A prospective study of the clinical, genetic, screening, and pathologic features of a family with hereditary mixed polyposis syndrome.
ABSTRACT In 1997, hereditary mixed polyposis syndrome (HMPS) was described in an Ashkenazi pedigree having colorectal polyps with mixed histology and risk for colorectal cancer (CRC). The mutation is now localized to 15q13-14. Since 1980, compliant relatives of an HMPS family were seen annually, tested genetically, and had colonoscopy offered every 1 to 2 yr from age 20 yr. The Israeli pedigree has 37 members (17 clinically affected by CRC or polyps), and seven of 13 available relatives entered our screening program. The others, followed-up elsewhere, provided clinical information. Half of our screened group had rectal bleeding; others were asymptomatic. Colonoscopy, performed a mean of four times, identified polyps in all seven patients (mean age 28 yr). Polyps were removed and included juvenile adenomas, mixed juvenile adenomas, hyperplastic polyps, mixed hyperplastic adenomas, serrated adenomas, and tubular adenomas. None of our screened patients developed CRC or extracolonic neoplasia. Linkage analysis localized their mutation to 15q13-14. This high-penetrance founder mutation so far is described only in Ashkenazim. The CRC pathway seems to be through juvenile and hyperplastic polyps. Mutation identification will aid screening for and evaluation of HMPS prevalence in Jewish and non-Jewish populations. Meanwhile, a cancer pedigree and correct classification of polyps will identify HMPS families. They require early and frequent colonoscopy, polypectomy, and elective extensive colectomy when indicated.
SourceAvailable from: Nils RahnerZeitschrift für Gastroenterologie 08/2013; 51(8):753-854. DOI:10.1055/s-0033-1350264 · 1.67 Impact Factor
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ABSTRACT: Serrated neoplasia of the gastro-intestinal tract have peculiar microscopic and molecular features that are still incompletely described. Some serrated polyps seem to be involved in a new carcinogenic pathway in the colon: the serrated neoplasia pathway, with hypermethylation of the cytosine-guanine dinucleotides, located in the promoter of some genes such as h-MLH1, BRAF and MGMT. The natural history of the serrated polyps and their risk for progression to malignancy are still unclear. There is no official guideline for the management of serrated polyps. The aim of this article is to describe the epidemiological, morphological, immunohistochemical and molecular characteristics of the serrated neoplasia of the gastrointestinal tract: hyperplastic polyps, “traditional” serrated adenomas, mixed hyperplastic and adenomatous polyps, sessile serrated adenomas, hyperplastic polyposis and serrated adenocarcinomas.Annales de Pathologie 04/2006; 26(2):86-96. DOI:10.1016/S0242-6498(06)70687-3 · 0.29 Impact Factor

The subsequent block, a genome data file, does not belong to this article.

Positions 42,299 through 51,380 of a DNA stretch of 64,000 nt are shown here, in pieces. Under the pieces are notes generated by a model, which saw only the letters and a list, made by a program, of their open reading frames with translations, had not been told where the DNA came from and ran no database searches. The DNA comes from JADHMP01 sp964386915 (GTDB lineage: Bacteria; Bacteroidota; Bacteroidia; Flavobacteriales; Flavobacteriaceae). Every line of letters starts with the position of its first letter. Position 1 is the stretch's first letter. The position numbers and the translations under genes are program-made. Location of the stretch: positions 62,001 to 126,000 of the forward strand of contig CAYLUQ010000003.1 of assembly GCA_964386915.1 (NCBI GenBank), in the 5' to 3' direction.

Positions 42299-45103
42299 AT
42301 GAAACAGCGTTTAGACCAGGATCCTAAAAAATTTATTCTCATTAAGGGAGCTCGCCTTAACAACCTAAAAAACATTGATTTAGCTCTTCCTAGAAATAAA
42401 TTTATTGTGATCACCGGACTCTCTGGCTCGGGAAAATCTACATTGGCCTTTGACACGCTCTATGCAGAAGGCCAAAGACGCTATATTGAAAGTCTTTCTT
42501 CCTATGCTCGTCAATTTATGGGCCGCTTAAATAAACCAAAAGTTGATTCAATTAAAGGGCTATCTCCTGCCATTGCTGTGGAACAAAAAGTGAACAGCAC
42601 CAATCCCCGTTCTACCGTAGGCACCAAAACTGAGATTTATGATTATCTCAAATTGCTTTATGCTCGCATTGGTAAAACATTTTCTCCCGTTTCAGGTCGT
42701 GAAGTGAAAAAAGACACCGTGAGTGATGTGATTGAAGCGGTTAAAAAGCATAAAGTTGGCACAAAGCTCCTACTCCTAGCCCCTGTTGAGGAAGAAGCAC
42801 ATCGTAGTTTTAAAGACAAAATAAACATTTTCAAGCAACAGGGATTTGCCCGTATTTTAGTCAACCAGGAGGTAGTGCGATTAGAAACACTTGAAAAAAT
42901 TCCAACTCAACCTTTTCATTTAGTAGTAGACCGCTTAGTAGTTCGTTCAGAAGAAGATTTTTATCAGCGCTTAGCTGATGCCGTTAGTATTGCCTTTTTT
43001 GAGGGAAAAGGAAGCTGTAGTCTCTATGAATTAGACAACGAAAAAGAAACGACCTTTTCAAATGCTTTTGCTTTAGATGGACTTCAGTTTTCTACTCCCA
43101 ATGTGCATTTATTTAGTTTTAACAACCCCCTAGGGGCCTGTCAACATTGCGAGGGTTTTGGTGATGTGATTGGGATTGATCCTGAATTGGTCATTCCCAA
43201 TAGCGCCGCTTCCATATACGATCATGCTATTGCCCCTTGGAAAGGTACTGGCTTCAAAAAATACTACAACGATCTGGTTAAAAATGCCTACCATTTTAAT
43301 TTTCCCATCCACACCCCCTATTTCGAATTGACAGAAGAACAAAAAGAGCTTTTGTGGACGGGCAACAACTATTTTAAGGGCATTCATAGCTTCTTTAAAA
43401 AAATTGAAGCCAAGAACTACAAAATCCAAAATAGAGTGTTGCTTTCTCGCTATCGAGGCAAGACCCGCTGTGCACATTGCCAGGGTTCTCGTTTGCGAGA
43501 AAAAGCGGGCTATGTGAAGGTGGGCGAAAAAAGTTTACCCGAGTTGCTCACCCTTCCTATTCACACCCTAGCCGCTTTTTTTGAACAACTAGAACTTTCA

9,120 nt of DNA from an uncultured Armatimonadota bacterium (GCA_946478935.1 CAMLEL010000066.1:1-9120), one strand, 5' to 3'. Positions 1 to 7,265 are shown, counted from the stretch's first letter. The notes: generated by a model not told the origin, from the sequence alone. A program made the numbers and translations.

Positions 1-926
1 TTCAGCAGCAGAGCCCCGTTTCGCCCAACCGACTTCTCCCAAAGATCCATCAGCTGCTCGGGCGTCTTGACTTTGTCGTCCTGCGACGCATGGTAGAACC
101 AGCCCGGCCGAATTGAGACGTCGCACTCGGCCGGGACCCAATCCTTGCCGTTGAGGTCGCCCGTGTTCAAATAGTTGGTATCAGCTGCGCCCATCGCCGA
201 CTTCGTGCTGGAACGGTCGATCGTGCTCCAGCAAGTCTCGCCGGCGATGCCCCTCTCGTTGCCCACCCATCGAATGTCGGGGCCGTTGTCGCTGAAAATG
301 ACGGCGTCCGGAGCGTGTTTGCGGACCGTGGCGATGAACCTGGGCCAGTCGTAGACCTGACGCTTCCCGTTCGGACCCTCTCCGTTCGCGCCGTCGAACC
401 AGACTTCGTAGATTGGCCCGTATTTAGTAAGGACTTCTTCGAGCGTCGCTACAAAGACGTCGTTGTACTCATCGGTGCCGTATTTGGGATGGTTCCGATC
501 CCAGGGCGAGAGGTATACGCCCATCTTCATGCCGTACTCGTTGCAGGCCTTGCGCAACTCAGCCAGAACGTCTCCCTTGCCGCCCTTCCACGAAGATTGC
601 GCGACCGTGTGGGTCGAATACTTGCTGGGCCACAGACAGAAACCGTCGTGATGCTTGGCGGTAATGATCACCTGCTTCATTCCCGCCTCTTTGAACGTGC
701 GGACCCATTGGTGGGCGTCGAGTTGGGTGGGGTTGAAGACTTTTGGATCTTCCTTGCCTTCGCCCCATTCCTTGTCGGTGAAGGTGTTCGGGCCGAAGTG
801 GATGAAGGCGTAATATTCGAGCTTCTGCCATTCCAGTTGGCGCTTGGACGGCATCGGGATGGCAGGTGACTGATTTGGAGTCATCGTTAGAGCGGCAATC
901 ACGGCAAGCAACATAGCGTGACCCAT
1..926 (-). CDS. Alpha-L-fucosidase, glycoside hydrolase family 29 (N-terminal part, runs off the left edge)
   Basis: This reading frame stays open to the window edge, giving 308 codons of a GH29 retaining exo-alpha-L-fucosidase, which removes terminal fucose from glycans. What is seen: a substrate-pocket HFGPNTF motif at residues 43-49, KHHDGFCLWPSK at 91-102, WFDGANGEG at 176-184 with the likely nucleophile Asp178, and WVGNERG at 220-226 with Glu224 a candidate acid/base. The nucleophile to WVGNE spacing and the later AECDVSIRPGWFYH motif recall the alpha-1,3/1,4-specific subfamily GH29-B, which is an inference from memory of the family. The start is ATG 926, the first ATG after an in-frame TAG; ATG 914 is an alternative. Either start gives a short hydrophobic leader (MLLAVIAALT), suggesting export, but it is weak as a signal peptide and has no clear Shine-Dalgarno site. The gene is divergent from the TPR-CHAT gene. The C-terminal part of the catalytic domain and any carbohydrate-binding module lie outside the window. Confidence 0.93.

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ABSTRACT: Hereditary mixed polyposis syndrome (HMPS) is a rare condition of unknown genetic origin. The paper presents 25-year clinical follow up in a female patient with multiple gastrointestinal tract polyps of varied histology. They most likely served as sites of multiple colorectal cancers development. The clinical course is interesting in terms of diagnostics and therapy. The patient required extended genetic testing, intensive conservative treatment and numerous surgical procedures. This is the first case of HMPS presented in Polish publications.Polish Journal of Surgery 05/2012; 84(5):262-6. DOI:10.2478/v10035-012-0044-x